Due to the retrospective design, staging and follow-up intervals varied and were up to the discretion of the attending clinician. Best response to treatment was reported using the Response Evaluation Criteria for Solid Tumors v1. 1 and was categorized as complete response, partial response, stable disease, or progressive disease ( 19 ). Clinical benefit to toceranib was defined as complete response, partial response or stable disease > 10 weeks in duration ( 15 ). For those patients that achieved clinical benefit, the overall progression free interval was determined by calculating the time between the date of starting toceranib to the date that progressive disease was documented. Toceranib-specific survival was calculated using the Kaplan-Meier estimator from the first toceranib dose to death or last date of contact. Improvement or resolution of clinical signs or effusions were not part of the response to treatment assessment as clinical assessment is an inaccurate determination for response to therapy ( 19 ).
Ten covariates were considered to be potentially related to survival using univariate analyses including Kaplan–Meier methods and log-rank tests. The variables included in the model were: age, gender, breed, presence of cardiac compression, arrhythmias, pericardial effusion, pleural effusion, ascites, metastatic disease, and treatment. To assess the association between several risk factors and toceranib-specific survival time, a Cox proportional hazards regression model was built using a best subsets variable selection approach. Akaike and Bayesian/Schwartz information criteria (AIC, BIC or SBC) were then used to select an appropriate model. Statistical analyses were performed using commercial software, SAS 9. 4 (SAS Institute, Cary, NC, USA) with results considered statistically significant at p < 0. 05.
Twenty-eight ( 28 ) cases were collected via the ACVIM listservs from 12 institutions spanning 5 years (2013–2018). One was excluded due to lack of follow-up information. Dolichocephalic breeds were common, including mixed breeds, Pitbull mixes, and retrievers ( n = 3 of each), Huskies and Yorkshire Terriers ( n = 2 of each), and one each of Bichon Frise, Coonhound, Jack Russell, and Schnauzer breeds. Ten patients were considered to be brachycephalic including Boston Terriers ( n = 6), Boxers ( n = 2), and French Bulldogs ( n = 2). One intact male, 13 castrated males, and 13 spayed females were evaluated. The median age at diagnosis was 10 years (range: 4–12 years).
Nine dogs (33%) presented with non-specific signs including lethargy, weight loss, and gastrointestinal signs. Four dogs (15%) were initially presented due to a new cough, three due to exercise intolerance (11%), two for syncope (7%), two for evaluation of a new heart murmur or arrhythmia (7%), one with cranial vena cava syndrome, one for a large cervical mass, one with increased respiratory rate and effort, and one with difficulty swallowing. Three dogs (11%) were not clinical at presentation.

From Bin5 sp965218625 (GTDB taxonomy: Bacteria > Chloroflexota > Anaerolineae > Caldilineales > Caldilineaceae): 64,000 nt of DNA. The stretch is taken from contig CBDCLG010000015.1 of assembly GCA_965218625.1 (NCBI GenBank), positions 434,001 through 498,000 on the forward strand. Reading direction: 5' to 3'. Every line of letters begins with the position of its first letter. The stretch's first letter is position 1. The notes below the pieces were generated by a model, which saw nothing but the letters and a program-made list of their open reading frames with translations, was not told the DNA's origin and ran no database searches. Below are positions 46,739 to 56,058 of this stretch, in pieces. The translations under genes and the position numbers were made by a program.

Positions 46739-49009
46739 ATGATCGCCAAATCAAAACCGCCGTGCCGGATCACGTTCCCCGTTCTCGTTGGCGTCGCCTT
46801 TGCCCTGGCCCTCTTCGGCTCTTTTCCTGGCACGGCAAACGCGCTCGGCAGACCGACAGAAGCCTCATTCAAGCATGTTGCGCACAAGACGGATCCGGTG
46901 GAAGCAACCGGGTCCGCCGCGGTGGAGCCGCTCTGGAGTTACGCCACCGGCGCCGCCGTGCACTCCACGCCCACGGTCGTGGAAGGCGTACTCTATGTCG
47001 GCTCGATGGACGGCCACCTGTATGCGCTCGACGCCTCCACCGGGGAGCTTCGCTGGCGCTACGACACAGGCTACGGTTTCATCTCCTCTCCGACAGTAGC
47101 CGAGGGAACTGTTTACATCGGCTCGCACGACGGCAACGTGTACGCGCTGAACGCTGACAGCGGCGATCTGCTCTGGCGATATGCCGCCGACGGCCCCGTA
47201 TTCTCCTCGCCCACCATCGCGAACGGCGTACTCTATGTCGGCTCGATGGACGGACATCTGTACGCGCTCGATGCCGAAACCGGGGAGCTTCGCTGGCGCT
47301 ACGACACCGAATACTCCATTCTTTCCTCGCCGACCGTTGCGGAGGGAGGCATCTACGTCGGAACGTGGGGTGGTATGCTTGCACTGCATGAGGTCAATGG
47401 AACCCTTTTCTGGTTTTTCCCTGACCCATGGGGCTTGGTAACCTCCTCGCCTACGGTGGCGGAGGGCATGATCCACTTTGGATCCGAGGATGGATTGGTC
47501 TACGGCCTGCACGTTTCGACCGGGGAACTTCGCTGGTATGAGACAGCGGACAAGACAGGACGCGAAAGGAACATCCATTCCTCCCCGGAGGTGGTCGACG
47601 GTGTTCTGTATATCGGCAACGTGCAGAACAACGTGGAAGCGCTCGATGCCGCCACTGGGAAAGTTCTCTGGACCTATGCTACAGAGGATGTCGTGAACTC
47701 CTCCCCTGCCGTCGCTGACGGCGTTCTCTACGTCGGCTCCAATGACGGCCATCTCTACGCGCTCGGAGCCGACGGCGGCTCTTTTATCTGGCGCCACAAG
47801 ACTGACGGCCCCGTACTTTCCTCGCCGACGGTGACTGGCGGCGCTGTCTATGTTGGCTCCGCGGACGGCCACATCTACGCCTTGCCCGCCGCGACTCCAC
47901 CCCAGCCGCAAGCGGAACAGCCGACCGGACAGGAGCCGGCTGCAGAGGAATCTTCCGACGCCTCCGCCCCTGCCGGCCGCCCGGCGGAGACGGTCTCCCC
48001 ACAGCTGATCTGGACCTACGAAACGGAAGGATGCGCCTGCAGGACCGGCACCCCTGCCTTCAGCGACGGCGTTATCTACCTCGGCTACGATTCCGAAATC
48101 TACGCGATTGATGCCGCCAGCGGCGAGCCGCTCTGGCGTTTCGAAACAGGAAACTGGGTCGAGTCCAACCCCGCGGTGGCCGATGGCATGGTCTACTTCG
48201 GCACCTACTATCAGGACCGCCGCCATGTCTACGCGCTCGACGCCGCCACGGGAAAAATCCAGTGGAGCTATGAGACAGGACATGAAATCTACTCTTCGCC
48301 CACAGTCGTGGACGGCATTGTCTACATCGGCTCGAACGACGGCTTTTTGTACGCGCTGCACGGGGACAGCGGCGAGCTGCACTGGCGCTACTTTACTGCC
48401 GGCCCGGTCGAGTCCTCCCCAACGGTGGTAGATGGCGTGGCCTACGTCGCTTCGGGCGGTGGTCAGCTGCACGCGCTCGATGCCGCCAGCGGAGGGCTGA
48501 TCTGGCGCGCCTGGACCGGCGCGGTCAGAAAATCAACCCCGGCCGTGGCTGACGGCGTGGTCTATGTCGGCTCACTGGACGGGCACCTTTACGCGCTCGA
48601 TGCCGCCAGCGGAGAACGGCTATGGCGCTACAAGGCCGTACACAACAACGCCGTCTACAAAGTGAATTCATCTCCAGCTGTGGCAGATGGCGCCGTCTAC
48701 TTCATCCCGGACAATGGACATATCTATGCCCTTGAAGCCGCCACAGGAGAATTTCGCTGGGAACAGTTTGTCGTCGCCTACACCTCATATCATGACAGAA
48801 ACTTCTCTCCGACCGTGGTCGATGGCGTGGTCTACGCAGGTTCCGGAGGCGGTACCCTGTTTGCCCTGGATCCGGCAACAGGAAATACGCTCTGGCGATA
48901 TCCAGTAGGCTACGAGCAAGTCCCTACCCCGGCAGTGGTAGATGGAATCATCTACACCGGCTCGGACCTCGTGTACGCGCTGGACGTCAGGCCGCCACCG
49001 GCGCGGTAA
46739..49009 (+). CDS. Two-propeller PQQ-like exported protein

Twenty-one dogs (78%) had a presumptive diagnosis of an aortic body chemodectoma based on breed predisposition and imaging (echocardiogram or CT). Six dogs (22%) had definitive antemortem diagnosis of chemodectoma via histology and/or cytology.
Eleven out of the 27 dogs (41%) had pericardial effusion present at diagnosis. Cardiac tamponade was present in 4/11 (36%) cases. Of the 11 dogs with pericardial effusion, five also had pleural effusion and ascites, and one had pleural effusion alone. Five additional dogs (18%) had pleural effusion without pericardial effusion while 11 patients (41%) had no effusions present. Five dogs (18%) had an arrhythmia documented via electrocardiography, including ventricular ectopy ( n = 3), supraventricular ectopy ( n = 1), and one unclassified arrhythmia.
Aortic body mass measurements and location were evaluated solely by echocardiogram in thirteen dogs (52%), thoracic computerized tomography (CT) in two dogs (7%), or chest radiographs in one dog. The remaining 11 dogs had a combination of diagnostic imaging modalities performed. Aortic body tumor size was recorded in 24 patients. The median longest diameter for the entire population using all measurement modalities was 5. 4 cm (range: 1. 8–12 cm). Two patients had tumor size measured with both echocardiogram and CT (5. 5 and 4 cm, and 6. 4 and 5. 2 cm, respectively). The mass was most commonly located between the aorta and the pulmonary artery (10/27, 37%), but masses were also reported between the left atrium and the aorta (4/27, 15%), visualized in both locations (4/27, 15%), in other varied locations (8/27, 30%), and in one case tumor location was not reported.
Twenty-four dogs had an echocardiogram that allowed for evaluation of cardiac structure compression. Fourteen of these dogs (58%) were noted to have cardiac compression. The most common sites of compression included the pulmonary artery ( n = 5), left atrium ( n = 3) and right atrium ( n = 1). Two of the 24 dogs had compression of other or unspecified cardiac structures, and three had a combination of cardiac structures compressed.